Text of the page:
Long Beach also faces lingering concerns that the opening of the expanded Panama Canal in 2015 will divert Asian import traffic from West Coast ports—where goods are railed or trucked inland—to the Canal as part of an all-water route to Eastern ports. Lytle shares the belief held by many that most of the diversion from West to East has already occurred, and any further shift will be incremental, if it happens at all.
Long Beach is in the second year of a multibillion-dollar program to upgrade its facilities. It is spending $1 billion to expand and improve its on-dock rail capabilities. It is nearly two years into a nine-year, $1.2 billion project known as the "Middle Harbor" container terminal, designed to renovate and combine two aging container terminals into one modern facility.
In April 2012, Hong Kong-based ship line Orient Overseas Container Line (OOCL) signed a 40-year, $4.6 billion lease to be the terminal's sole occupant. It is the largest deal of its kind in seaport history, according to the port. The terminal will also have the most sophisticated IT system ever installed at any port, Lytle said in an interview in March of 2013.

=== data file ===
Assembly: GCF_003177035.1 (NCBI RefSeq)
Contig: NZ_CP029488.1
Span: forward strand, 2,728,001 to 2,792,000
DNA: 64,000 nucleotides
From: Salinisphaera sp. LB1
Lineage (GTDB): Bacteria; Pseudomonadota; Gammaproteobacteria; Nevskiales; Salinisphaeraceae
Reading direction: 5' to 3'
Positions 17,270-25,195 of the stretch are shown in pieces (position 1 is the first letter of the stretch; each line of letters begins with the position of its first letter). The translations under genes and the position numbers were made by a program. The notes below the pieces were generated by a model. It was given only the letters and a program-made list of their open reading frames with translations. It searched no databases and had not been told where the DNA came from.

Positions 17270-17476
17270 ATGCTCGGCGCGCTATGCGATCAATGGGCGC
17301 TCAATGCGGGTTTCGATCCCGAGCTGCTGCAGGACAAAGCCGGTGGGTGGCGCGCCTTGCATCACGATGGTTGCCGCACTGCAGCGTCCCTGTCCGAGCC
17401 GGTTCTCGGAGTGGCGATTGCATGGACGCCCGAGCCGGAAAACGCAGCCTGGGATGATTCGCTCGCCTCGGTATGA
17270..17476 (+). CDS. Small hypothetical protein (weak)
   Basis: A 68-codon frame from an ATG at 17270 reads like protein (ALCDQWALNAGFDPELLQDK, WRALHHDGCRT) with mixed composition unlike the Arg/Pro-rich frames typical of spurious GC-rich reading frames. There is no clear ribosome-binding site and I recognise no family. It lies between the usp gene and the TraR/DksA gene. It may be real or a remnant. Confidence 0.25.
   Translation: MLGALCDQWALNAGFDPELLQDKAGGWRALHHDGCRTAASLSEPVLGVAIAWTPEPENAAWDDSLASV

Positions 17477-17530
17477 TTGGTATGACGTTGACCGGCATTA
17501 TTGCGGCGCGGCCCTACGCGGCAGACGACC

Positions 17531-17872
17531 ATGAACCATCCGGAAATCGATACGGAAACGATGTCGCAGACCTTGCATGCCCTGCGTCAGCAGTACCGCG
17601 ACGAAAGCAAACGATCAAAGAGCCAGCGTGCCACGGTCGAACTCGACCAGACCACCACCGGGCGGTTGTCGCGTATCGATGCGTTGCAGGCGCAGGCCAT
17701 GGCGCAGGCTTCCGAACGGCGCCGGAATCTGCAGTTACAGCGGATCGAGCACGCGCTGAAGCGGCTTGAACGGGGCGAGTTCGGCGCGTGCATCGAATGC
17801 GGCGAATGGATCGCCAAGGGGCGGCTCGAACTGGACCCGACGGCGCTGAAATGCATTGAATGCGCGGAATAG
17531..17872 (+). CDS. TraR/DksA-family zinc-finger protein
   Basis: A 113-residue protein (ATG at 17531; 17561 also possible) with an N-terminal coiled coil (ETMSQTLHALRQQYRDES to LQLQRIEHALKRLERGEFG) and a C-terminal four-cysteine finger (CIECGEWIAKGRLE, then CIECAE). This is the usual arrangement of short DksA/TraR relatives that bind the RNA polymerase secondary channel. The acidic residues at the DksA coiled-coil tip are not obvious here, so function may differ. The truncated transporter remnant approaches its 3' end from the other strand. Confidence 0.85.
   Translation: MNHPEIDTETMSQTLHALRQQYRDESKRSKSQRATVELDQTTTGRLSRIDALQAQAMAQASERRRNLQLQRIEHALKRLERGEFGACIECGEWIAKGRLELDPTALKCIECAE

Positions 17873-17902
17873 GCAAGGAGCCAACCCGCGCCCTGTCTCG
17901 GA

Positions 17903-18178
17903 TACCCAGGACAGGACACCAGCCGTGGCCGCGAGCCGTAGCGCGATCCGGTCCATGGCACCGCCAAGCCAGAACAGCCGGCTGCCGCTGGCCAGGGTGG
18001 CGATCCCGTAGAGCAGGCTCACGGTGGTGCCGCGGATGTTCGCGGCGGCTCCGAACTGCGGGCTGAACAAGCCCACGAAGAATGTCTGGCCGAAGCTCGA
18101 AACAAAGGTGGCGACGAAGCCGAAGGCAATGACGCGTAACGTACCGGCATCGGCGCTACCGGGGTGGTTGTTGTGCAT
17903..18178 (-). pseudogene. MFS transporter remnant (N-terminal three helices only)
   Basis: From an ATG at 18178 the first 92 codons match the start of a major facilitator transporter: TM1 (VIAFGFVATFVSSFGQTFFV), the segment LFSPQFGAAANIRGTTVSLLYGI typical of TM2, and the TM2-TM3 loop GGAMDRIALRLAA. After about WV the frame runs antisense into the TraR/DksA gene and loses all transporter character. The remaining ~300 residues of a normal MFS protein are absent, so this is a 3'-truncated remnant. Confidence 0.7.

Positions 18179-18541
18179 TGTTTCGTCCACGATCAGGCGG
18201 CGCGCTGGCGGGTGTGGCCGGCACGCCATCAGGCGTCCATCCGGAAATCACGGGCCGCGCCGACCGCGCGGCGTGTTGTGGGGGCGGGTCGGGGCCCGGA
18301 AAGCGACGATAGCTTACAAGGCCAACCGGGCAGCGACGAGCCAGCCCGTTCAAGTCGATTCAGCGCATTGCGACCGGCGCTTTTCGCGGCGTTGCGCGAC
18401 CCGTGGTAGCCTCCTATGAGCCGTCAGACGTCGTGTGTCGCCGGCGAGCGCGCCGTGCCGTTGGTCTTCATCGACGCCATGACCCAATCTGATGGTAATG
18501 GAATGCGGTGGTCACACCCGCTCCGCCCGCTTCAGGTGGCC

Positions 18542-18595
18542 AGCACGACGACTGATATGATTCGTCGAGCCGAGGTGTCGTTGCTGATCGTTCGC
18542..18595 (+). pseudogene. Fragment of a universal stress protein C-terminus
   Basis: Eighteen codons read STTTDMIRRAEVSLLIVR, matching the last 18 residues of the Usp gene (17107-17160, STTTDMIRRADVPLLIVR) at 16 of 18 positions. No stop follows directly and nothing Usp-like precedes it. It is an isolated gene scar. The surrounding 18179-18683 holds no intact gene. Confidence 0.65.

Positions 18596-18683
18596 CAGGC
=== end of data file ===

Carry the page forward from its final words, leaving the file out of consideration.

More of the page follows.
Lytle also leaves behind more than his share of headaches. Issues like cost, congestion, and labor strife are ways of life at the San Pedro ports that shippers and carriers have grown accustomed to. Including last year's clerical workers strike, three labor-related disturbances have plagued Long Beach in less than 11 years.
Another headache appeared Wednesday when the city of Long Beach sued to prevent the city of Los Angeles and BNSF Railway from moving forward on a $500 million rail yard project. The City of Long Beach says the project may jeopardize the health and quality of life of its residents.
Long Beach leaders are also asking the courts to set aside Los Angeles' recent approval of the Southern California International Gateway (SCIG) project and its environmental impact report, which Long Beach says does not comply with the state's Environmental Quality Act.
Long Beach said the negative effects of the project would be borne almost entirely by residents of West Long Beach.